The job search landscape has changed dramatically over the last few years. Gone are the days where you update your resume and send it to a few contacts and wait for the phone to ring. While your next opportunity may come through your a number of different channels, there are steps you can take to ensure you get your next job faster!

The thought of actively looking for another job can be daunting. So often people wait until a redundancy before they make a change, because it’s been forced upon them. While it may be easier to stay where you are, if you are in an organisation that’s making structural changes or it’s difficult to progress your career with your current employer, then today’s article is for you.

When in active job search there are many factors that can influence your success. Here are 7 steps to achieve success in your job search.

1. Cover letter

Your cover letter is the number one tool that will help you get invited to an interview. It is the first piece of information a potential employer or recruiter will look at to evaluate your suitability for their advertised role. When I work with clients on writing their cover letters for their job applications, we can spend as much time on the cover letter as the resume to ensure we get it right!

In this article I explore how to write a cover letter that gets you to the job interview.

2. Killer Resume

Recruiters and hiring managers see LOTS of resumes, so you must focus on developing a killer resume that powerfully demonstrates your suitability for the advertised position. This means tailoring the resume to every new opportunity you apply for. There are some protocols to follow when writing your resume, one of which is what to cover in the Professional Experience section.

For each role you must provide the following key points:

  • Role title
  • Name of organisation you worked for
  • Scope / breadth of role (e.g. how many people reported to you, what geographic area did you cover, etc)
  • Value of Budget or P&L you managed (if relevant)
  • Key Responsibilities
  • Key Achievements

3. LinkedIn Profile

Your LinkedIn Profile is how you will get found by recruiters on LinkedIn.  Make sure you’ve updated your career interests on your profile’s private dashboard, letting recruiters know you are open to being contacted. Your LinkedIn profile must contain information that is consistent with your job search goals. Provide readers with a sense of your areas of expertise, experience and professional approach.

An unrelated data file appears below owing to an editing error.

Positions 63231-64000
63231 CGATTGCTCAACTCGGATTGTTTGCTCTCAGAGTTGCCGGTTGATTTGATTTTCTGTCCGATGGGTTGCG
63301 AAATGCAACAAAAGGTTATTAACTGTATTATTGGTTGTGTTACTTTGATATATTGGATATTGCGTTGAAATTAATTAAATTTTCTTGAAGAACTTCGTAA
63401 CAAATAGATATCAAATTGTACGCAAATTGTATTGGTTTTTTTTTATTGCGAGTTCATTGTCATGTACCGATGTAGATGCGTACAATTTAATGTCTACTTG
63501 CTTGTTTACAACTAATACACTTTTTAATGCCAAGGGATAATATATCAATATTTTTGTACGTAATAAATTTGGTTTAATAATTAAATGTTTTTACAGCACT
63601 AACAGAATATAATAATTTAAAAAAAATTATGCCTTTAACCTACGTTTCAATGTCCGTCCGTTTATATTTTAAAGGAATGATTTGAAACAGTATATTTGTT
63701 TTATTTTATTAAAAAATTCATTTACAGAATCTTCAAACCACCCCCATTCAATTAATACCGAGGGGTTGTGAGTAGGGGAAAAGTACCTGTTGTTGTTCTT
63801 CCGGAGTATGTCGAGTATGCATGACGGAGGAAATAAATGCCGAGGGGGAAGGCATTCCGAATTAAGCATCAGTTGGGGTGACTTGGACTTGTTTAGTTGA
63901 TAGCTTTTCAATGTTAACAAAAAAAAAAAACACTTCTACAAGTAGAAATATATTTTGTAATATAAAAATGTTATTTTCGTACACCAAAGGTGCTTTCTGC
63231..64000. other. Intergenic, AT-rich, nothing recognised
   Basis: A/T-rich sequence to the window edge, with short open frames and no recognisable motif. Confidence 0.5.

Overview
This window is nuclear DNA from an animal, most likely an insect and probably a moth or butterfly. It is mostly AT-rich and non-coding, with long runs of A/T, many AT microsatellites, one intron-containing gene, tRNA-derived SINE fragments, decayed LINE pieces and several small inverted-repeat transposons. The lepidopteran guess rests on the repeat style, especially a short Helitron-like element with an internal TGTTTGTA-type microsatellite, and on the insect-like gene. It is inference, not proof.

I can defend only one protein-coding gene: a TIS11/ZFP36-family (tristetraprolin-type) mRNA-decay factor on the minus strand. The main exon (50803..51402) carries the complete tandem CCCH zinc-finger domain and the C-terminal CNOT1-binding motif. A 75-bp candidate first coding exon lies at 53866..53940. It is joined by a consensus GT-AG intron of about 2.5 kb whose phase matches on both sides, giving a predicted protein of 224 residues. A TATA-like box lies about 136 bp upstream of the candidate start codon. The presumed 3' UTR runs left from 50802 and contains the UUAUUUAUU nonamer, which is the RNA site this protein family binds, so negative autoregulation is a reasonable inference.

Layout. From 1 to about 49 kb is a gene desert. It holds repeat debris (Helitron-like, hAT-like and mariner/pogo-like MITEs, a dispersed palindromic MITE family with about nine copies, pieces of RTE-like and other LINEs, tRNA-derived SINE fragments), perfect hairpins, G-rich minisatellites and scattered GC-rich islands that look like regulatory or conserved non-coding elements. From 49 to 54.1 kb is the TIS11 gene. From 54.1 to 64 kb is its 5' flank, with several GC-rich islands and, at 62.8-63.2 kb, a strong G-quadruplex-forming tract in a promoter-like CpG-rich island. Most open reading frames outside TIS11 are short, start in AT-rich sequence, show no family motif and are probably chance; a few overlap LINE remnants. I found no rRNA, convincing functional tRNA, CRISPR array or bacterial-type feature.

When in active job search, the key area to focus on with your LinkedIn Profile include:

  • Photo
  • Summary
  • Headline
  • Experience
  • Recommendations
  • Skills
  • Career Interests

Importantly, writing your LinkedIn profile is not as simple as cutting and pasting the professional summary, experience and education sections of your resume.

In this article you can learn more about the difference between a LinkedIn profile and your resume.

4. Interview

You should expect to be invited to a variety of different interview types as part of the job application process.  The STAR interview method helps you answer interview questions by providing concrete examples or proof that you possess the experience and skills for the job at hand.  STAR stands for Situation, Task, Action, Result. This method is particularly helpful in response to competency-focused questions, which typically start out with phrases such as “Tell us about a time when…” and “Share an example of a situation where…”

For many of my clients the interview is the part of the job search they fear the most. I support them by doing practice interviews where we develop the types of questions they may be asked for a particular job they’ve applied for, and we prepare and practice their answers.

In this article I explore the one critical ingredient to ace your next job interview.

5. Networking

With online tools such as LinkedIn and offline tools such as professional networking events, there are many ways to leverage your networks to help you during your job search.  It’s essential you develop a networking plan, and have practised how you describe where you are at and the types of roles you are looking for. You also need to be brave enough to seek the advice of other professionals.  There is an art to networking successfully for job search and I explore this in much greater detail in this webinar.

6. Recruiters

Recruiters are an important gatekeeper for some of the roles you will apply for during your job search. Importantly, most recruiters are not your career advisor (that’s what I am here for) and so you need to be sure that you meet with recruiters that are aligned to your values and have roles in the sector you wish to work in.  Ask other friends and colleagues in your industry (who’ve recently changed jobs) which recruiters they would recommend to speak with.

In this article I explore what you need to know about a Career Coach vs a Recruiter.

7. Mindset

A positive mindset is essential when you are in active job search.  The reason many people stay where they are, despite being unhappy and wanting to make a change in jobs, is because the job search process can be difficult. You need to put yourself out there and be willing to experience setbacks. There is some work required to keep you in a positive state of mind, which I welcome the opportunity to explore further with you.

If you are feeling stuck, here’s an article to help you get moving and take action!

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